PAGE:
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For one of the projects at uni we were given the task to create a custom, niche search engine. My colleges and I split the tasks amongst each other so that we can tackle the overall project more easily. My part is to create the indexer. I already read the wikipedia page on search engine indexers and some other related articles but I'm still struggling to understand exactly how it works and how it looks.

To me it is obvious that it is not just a regular table with an index and a descrption column. So my question would be, what is a search engine indexer comprised of, how does it architecture look, and where to start from in building one?

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To me it is obvious that it is not just a regular table with an index and a descrption column Actually in it's simplest form that's about it. –  Yannis Rizos Mar 20 '13 at 9:05
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This would depend on your project requirements (and have you to do everything yourself or can you use tools?). A database would, as Yannis says, be the most simple form. Some full text search engine (Apache Lucene) would be smarter and worth to look at if you need to do it yourself. Beyond that you could evaluate where in the html a piece of text was found (header is worth more than paragraph etc) This all is of course still a few steps away from full Google smartness... –  thorsten müller Mar 20 '13 at 9:08
    
We are not only allowed, but also encouraged to use third party tools in creating the niche search engine. My question is what does the architecture of an search engine indexer look like? –  Dragan Mar 20 '13 at 9:13
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@Dragan Please update your question to tell us what kind of data you will be indexing, what infrastructure you have available (language & database, for example) and every other relevant information (like your previous comment). The specific technologies aren't that important, but the architecture might differ significantly based on the kind of data you are targeting. –  Yannis Rizos Mar 20 '13 at 9:16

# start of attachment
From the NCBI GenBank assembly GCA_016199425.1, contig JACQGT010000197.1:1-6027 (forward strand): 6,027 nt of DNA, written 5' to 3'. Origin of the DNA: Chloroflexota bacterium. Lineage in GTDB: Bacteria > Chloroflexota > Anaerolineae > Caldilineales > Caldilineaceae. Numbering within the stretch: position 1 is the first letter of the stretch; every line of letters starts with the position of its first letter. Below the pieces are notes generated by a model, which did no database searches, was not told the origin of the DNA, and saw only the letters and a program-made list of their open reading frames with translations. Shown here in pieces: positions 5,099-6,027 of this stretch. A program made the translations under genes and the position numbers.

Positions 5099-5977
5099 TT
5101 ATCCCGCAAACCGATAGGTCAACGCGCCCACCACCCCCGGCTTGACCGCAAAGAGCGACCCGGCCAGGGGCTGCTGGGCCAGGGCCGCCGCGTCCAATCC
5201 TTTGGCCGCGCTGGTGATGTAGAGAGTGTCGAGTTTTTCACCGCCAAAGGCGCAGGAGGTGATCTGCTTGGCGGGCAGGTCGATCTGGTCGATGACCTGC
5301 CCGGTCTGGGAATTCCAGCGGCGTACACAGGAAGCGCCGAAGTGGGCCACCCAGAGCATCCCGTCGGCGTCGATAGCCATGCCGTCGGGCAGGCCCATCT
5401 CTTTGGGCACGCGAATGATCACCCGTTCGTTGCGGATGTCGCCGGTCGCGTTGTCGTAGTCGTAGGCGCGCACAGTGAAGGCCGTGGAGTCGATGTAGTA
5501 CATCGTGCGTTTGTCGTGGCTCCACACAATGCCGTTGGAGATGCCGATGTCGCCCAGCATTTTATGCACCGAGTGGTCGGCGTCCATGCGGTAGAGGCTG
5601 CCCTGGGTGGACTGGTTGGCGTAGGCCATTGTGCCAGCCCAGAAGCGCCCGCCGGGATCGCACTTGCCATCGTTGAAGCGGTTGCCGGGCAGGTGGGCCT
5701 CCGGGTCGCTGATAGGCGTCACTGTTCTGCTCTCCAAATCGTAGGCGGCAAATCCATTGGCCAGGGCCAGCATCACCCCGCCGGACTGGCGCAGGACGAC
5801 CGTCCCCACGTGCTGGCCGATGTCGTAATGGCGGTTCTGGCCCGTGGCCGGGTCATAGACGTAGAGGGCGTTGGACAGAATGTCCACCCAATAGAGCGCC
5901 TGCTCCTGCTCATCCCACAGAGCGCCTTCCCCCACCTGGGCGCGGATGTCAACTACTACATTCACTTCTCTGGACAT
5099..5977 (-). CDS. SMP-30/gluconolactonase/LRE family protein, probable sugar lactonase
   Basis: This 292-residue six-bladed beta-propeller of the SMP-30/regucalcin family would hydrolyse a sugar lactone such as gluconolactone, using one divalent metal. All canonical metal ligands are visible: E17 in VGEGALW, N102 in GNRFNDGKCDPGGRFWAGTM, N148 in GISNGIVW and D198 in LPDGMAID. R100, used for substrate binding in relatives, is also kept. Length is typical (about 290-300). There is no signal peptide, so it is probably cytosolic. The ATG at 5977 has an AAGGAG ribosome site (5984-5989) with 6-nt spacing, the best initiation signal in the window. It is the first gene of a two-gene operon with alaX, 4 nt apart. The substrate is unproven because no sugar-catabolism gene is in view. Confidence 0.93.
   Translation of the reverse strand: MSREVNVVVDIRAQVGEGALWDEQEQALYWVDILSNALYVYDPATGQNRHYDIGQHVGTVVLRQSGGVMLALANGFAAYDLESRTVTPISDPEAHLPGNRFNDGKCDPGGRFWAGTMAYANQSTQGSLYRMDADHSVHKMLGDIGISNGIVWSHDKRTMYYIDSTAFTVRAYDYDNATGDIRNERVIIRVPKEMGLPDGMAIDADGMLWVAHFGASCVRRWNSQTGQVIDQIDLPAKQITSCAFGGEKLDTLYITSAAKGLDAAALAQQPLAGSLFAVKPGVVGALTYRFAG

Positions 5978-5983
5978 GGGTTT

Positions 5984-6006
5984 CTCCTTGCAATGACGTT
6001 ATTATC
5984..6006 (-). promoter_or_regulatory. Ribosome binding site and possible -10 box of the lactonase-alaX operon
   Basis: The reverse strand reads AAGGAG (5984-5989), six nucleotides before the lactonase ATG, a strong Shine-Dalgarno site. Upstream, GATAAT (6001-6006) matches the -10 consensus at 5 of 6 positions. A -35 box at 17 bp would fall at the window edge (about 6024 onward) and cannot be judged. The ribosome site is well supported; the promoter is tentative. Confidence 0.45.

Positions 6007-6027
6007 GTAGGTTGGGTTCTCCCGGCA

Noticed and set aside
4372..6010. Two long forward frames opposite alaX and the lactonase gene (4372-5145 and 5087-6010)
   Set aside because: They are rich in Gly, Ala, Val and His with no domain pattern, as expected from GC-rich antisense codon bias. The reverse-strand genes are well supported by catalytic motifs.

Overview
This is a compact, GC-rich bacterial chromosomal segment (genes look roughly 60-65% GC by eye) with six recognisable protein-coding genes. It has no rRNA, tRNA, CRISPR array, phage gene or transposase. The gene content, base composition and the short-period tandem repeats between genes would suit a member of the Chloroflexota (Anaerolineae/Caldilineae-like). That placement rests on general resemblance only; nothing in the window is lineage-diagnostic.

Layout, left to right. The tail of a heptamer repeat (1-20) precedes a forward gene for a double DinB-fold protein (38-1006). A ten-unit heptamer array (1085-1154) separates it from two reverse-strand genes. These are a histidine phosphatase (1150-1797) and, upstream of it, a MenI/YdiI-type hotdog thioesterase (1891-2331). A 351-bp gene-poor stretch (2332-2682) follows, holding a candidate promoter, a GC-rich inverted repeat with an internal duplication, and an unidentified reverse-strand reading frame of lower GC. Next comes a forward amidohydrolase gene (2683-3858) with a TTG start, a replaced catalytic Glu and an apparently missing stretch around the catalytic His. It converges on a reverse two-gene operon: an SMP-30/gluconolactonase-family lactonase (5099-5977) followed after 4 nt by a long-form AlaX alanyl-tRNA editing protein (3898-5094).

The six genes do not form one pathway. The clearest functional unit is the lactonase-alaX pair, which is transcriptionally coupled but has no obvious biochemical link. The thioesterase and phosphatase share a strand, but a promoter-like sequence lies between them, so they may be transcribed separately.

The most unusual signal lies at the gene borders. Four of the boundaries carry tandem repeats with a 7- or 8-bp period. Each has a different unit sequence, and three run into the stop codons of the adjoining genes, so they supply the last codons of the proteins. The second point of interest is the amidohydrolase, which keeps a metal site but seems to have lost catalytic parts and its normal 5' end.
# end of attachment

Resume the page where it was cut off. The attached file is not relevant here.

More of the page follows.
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@Dragan: a "search engine indexer" can be whatever you want to it be, so get the requirements clear. Start with defining an API for your indexer - what exactly do your colleges want to give your component as input, and what is expected to be returned? For example, is it expected to input just a single word, and your indexer shall return a list of URLs + positions for that word? Or do you have to evaluate a complex search string? How are the crawler results are fed into your indexer? Describe that first before thinking about "how it works". –  Doc Brown Mar 20 '13 at 9:56

1 Answer 1

At its core, a search engine index is simply an index that supports full text search. The most simple way to do that is a simple inverted index, i.e. for each word that occurs in any of the documents you have indexed, store a list of references to all the documents that contain this word.

For a university project, that's probably enough, but of course there's infinite room for improvement. You can combine multiple search words using AND and OR logic, and have a weight for each document depending on where and how often a word appears in it. That's the state of WWW search engines circa 1998, before Google revolutionized it with their PageRank algorithm. Since then, they've had hundreds (if not thousands) of people working on improving it continuously.

Additionally, to support an index for the entire WWW (or even a small part of it), you need a distributed architecture, something like MapReduce.

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Google was a university project! –  Sam Mar 20 '13 at 9:18
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@Sam: ...of Ph.D. students. –  Michael Borgwardt Mar 20 '13 at 9:22
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Just to be on the safe side clear, the information provided here is only in connection to the indexer part. The web crawler part will be done by a fellow student –  Dragan Mar 20 '13 at 9:38

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